Stephen Caruso caught up with Gov. Tom Wolf and U.S. Sen. Bob Casey, D-Pa., and others, as they rallied on behalf of preserving the Affordable Care Act, which is now under both legislative and legal siege.

On our Commentary Pagewe speculate on the political motivations for President Donald Trump’s sudden rush to finish the border wall before next November. The Keystone Research Center’s Stephen Herzenberg recommends that CEOs try a bit of woke capitalism. And a University of Michigan business prof argues that companies don’t need the blessing of The Business Roundtable to be better corporate citizens. 

Former President Barack Obama (Photo via Flickr Commons)

Elsewhere.
Pennsylvania voters who cast ballots for both former President Barack Obama and President Donald Trump could hold the keys in 2020, the Inquirer reports.
The Post-Gazette explains how the eight-year dispute between Highmark and UPMC was settled within weeks.
Harrisburg Mayor Eric Papenfuse says he’s open to allowing city students attend non-city schools, in the wake of new city-only voucher legislation, PennLive reports.
Allentown’s parking authority has opened lots on Seventh Street in the city to development, the Morning Call reports.
The Tribune-Review explains why freight trains are an impediment to increasing Amtrak service between Pittsburgh and Harrisburg.

Here’s your #Philadelphia Instagram of the Day:

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New Jersey’s new red flag law takes effect this weekendWHYY-FM reports.
A new study concludes that Pennsylvanians are working harder than residents of neighboring states to keep their gas tanks filled, WITF-FM reports.
Stateline.org explains how a new Trump administration rule easing Medicaid interpreter rules could adversely impact healthcare for immigrants.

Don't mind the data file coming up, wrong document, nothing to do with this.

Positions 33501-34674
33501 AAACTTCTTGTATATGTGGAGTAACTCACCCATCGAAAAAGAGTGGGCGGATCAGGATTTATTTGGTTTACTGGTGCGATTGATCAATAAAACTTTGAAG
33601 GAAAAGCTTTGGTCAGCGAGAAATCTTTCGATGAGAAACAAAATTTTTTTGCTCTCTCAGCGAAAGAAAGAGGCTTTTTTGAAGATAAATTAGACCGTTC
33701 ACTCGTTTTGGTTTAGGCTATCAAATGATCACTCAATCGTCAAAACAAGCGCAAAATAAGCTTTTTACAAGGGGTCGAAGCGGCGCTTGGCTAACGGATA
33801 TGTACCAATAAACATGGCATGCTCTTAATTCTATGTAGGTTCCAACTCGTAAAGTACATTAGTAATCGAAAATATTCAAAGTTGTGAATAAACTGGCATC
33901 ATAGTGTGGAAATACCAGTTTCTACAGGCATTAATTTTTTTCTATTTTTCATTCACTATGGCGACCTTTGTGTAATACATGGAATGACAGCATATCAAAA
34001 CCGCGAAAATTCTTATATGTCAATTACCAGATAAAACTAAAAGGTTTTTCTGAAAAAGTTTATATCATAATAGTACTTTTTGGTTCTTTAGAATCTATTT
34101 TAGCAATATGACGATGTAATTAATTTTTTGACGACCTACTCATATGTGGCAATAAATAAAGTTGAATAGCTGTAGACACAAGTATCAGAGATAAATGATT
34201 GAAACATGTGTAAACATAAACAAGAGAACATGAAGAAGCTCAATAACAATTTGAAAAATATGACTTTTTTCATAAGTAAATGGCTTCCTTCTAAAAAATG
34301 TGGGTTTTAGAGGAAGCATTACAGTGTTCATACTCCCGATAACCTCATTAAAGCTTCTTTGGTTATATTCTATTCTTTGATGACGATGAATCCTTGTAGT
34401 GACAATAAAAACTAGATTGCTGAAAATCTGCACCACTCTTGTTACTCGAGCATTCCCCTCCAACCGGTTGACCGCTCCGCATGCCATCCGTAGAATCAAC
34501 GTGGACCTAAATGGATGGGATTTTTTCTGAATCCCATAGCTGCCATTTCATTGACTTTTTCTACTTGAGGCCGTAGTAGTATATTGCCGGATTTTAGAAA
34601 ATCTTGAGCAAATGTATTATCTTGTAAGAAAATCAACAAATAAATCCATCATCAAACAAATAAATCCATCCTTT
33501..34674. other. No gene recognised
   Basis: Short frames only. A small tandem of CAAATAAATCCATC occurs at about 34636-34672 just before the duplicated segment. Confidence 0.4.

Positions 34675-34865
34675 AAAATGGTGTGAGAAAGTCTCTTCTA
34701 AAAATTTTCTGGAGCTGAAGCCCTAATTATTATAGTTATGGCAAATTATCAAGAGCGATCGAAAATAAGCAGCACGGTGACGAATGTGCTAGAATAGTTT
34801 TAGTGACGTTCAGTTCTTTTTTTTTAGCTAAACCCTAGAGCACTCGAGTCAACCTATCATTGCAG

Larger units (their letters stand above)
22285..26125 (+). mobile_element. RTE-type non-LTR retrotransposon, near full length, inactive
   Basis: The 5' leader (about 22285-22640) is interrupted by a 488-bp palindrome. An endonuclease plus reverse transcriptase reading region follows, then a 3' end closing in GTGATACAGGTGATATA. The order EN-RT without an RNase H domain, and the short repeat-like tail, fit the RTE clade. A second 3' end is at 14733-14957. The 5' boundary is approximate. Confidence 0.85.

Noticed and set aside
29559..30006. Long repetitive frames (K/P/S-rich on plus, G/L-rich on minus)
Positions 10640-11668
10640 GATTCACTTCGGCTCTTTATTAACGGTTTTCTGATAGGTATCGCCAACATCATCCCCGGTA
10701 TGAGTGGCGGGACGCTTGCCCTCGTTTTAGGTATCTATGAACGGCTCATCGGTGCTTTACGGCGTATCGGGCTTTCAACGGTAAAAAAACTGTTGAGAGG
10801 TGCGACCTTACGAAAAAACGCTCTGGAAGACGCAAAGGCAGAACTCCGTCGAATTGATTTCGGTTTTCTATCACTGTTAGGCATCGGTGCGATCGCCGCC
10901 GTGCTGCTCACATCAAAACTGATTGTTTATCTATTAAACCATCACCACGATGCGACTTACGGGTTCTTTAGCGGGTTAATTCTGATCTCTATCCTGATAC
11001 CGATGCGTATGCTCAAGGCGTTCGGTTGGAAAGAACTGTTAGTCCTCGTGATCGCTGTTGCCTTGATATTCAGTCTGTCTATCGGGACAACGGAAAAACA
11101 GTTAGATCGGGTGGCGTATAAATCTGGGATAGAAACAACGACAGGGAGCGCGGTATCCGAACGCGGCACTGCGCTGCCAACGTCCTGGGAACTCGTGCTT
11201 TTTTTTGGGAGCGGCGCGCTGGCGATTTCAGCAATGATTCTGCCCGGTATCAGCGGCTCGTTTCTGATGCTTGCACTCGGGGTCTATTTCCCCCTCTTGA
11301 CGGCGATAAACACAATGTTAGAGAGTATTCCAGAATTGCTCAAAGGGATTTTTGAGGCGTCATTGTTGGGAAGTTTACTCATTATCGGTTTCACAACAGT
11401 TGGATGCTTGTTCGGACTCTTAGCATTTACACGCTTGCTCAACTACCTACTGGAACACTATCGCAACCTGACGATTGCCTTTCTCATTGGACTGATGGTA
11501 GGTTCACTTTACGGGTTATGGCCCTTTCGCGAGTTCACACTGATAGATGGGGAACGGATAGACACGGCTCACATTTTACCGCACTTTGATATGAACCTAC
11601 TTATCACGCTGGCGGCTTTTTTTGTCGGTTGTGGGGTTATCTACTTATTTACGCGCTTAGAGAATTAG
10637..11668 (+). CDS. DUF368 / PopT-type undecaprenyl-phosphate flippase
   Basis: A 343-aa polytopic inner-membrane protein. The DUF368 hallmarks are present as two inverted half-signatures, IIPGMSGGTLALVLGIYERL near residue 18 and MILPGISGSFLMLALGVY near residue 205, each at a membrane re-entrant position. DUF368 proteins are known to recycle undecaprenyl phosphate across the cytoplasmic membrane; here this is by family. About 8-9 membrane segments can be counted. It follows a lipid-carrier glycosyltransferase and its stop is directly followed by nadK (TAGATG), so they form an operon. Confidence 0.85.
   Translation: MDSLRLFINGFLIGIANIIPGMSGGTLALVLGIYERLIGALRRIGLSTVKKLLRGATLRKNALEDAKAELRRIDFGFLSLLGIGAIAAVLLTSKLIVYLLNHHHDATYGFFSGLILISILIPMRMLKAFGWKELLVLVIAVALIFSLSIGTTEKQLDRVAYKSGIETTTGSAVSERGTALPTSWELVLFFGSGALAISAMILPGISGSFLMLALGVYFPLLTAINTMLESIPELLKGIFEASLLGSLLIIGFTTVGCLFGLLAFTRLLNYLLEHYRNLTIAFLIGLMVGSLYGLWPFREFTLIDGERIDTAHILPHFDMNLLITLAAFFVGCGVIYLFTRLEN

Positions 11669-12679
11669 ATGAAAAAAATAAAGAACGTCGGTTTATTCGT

Republicans — including U.S. Sen. Pat Toomey, R-Pa., are getting jumpy about the economy, Politico reports.
Democrats are using Trump’s tariffs against House Republicans in new ads, Roll Call reports.

WolfWatch.
Gov. Tom Wolf
 starts the day in lovely Erie, Pa., with a 10 a.m. newser at Grandview Elementary School, where he’ll talk charter school reform. Then, Wolf takes his ‘Lead-Free Pa‘ program to Pittsburgh, with a 2 p.m. stop at UPMC Children’s Hospital of Pittsburgh.

Heavy Rotation.
Here’s a straight banger to get your Thursday morning rolling. It’s ‘Boasty,’ by Wiley and Stefflon Don, with an appearance by one Idris Elba. Play this loud. Dance around the office.

Thursday’s Gratuitous Hockey Link.
Hail and farewell to the great Cam Ward, who signed a one-day contract with Carolina so that he could retire as a Hurricane on Wednesday. Ward, 35, played 14 years in the NHL, and was in goal for the ‘Canes 2006 Stanley Cup squad. He played in Chicago last season. As ESPN reports, “Ward retire[d] with [Carolina’s] franchise records for career regular-season games played (668), wins (318), winning percentage (.557), shutouts (27) and saves (17,261).” So long. Thanks for everything, Cam.

And now you’re up to date.

An award-winning political journalist with more than 25 years' experience in the news business, John L. Micek is The Pennsylvania Capital-Star's Editor-in-Chief. Before joining The Capital-Star, Micek spent six years as Opinion Editor at PennLive/The Patriot-News in Harrisburg, Pa., where he helped shape and lead a multiple-award-winning Opinion section for one of Pennsylvania's most-visited news websites. Prior to that, he spent 13 years covering Pennsylvania government and politics for The Morning Call of Allentown, Pa. His career has also included stints covering Congress, Chicago City Hall and more municipal meetings than he could ever count, Micek contributes regular analysis and commentary to a host of broadcast outlets, including CTV-News in Canada and talkRadio in London, U.K., as well as "Face the State" on CBS-21 in Harrisburg, Pa.; "Pennsylvania Newsmakers" on WGAL-8 in Lancaster, Pa., and the Pennsylvania Cable Network. His weekly column on American politics is syndicated nationwide to more than 800 newspapers by Cagle Syndicate.